Die Meistersinger von Nürnberg – Music drama in three acts to a libretto by the composer [sung in German with English & Welsh surtitles]
Walther von Stolzing – Raymond Very
Eva – Amanda Roocroft
Magdalene – Anna Burford
David – Andrew Tortise
Hans Sachs – Bryn Terfel
Sixtus Beckmesser – Christopher Purves
Veit Pogner – Brindley Sherratt
Fritz Kothner – Simon Thorpe
Kunz Vogelgesang – Geraint Dodd
Konrad Nachtigall – David Stout
Ulrich Eisslinger – Andrew Rees
Hermann Ortel – Owen Webb
Balthasar Zorn – Rhys Meirion
Augustin Moser – Stephen Rooke
Hans Foltz – Arwel Huw Morgan
Hans Schwarz – Paul Hodges
Nightwatchman – David Soar
Citizens of all guilds and their wives, journeymen, apprentices, young women, people of Nuremburg
Chorus of Welsh National Opera
Orchestra of Welsh National Opera
Richard Jones – Director
Paul Steinberg – Designer
Buki Shiff – Costumer Designer
Mimi Jordan Sherin – Lighting Designer
Lucy Burge – Choreographer
Ran Arthur Braun – Fight Director
Welsh National Opera – Die Meistersinger von Nürnberg [Bryn Terfel]
Saturday, June 19, 2010 Wales Millennium Centre, Cardiff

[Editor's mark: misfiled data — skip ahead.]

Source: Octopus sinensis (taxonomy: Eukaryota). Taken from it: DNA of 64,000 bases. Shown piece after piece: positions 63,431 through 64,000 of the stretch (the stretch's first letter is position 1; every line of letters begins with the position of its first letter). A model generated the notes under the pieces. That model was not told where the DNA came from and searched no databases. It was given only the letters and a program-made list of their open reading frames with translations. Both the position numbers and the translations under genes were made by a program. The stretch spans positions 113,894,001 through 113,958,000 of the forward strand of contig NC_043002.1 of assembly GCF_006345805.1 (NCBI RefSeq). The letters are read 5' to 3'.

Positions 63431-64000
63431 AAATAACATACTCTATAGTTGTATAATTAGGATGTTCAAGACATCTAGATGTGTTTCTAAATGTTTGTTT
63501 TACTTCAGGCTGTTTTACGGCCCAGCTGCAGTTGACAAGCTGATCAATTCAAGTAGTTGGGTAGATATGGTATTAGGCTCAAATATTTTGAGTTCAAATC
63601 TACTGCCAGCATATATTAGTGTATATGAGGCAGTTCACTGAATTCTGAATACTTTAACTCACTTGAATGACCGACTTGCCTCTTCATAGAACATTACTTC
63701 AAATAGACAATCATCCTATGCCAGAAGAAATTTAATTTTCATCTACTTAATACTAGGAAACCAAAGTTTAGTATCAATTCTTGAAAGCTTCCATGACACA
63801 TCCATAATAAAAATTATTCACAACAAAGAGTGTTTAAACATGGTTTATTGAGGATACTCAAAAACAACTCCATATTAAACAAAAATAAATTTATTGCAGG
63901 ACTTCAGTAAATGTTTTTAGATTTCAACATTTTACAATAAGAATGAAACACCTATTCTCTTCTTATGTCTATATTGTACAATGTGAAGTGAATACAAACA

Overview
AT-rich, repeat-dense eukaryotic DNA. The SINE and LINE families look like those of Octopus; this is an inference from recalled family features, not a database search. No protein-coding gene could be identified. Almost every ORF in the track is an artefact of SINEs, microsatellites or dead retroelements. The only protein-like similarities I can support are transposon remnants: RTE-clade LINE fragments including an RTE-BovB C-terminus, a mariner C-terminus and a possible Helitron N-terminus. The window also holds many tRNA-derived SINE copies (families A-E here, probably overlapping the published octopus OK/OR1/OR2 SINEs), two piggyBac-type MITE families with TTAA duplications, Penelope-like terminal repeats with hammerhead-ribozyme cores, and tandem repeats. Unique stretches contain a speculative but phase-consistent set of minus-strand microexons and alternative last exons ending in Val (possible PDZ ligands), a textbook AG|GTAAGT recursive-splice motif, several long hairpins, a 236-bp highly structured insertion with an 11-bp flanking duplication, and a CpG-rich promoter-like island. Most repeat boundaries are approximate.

Reviewed by Rian Evans
Ever since it was announced that Welsh National Opera’s new production for summer 2010 would be “Die Meistersinger von Nürnberg”, there has been a growing buzz of anticipation. As that has mainly centred on Bryn Terfel making his role debut as Hans Sachs, the main question, inevitably, was whether that expectation was fulfilled. The ‘yes’ may not yet be unequivocal, but it’s definitely ‘yes’. Terfel makes a fine Sachs, as his 2002 recording with Claudio Abbado suggested he would and, while he may not have been in ultra-velvet-toned form on this opening night – the shoe not yet fitting like a glove as it were – everything points to this becoming in time a signature-role for the Welshman.